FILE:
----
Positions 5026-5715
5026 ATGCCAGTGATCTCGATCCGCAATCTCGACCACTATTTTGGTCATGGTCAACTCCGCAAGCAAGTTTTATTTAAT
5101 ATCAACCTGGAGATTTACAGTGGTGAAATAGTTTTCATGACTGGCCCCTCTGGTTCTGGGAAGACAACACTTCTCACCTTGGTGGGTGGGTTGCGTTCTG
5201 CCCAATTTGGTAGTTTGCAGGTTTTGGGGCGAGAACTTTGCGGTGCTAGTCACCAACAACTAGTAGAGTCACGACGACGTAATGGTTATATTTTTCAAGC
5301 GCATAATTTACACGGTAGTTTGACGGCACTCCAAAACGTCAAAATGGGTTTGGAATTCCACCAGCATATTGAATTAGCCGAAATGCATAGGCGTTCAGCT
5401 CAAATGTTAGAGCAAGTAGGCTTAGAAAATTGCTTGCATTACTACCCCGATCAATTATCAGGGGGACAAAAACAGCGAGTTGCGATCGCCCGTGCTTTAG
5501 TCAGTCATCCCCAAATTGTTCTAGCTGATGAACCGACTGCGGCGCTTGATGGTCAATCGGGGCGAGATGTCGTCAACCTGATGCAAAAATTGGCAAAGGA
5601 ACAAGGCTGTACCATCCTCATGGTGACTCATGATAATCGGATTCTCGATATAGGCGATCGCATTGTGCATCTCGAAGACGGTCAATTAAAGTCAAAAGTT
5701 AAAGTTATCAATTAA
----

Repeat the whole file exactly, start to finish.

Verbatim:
Positions 5026-5715
5026 ATGCCAGTGATCTCGATCCGCAATCTCGACCACTATTTTGGTCATGGTCAACTCCGCAAGCAAGTTTTATTTAAT
5101 ATCAACCTGGAGATTTACAGTGGTGAAATAGTTTTCATGACTGGCCCCTCTGGTTCTGGGAAGACAACACTTCTCACCTTGGTGGGTGGGTTGCGTTCTG
5201 CCCAATTTGGTAGTTTGCAGGTTTTGGGGCGAGAACTTTGCGGTGCTAGTCACCAACAACTAGTAGAGTCACGACGACGTAATGGTTATATTTTTCAAGC
5301 GCATAATTTACACGGTAGTTTGACGGCACTCCAAAACGTCAAAATGGGTTTGGAATTCCACCAGCATATTGAATTAGCCGAAATGCATAGGCGTTCAGCT
5401 CAAATGTTAGAGCAAGTAGGCTTAGAAAATTGCTTGCATTACTACCCCGATCAATTATCAGGGGGACAAAAACAGCGAGTTGCGATCGCCCGTGCTTTAG
5501 TCAGTCATCCCCAAATTGTTCTAGCTGATGAACCGACTGCGGCGCTTGATGGTCAATCGGGGCGAGATGTCGTCAACCTGATGCAAAAATTGGCAAAGGA
5601 ACAAGGCTGTACCATCCTCATGGTGACTCATGATAATCGGATTCTCGATATAGGCGATCGCATTGTGCATCTCGAAGACGGTCAATTAAAGTCAAAAGTT
5701 AAAGTTATCAATTAA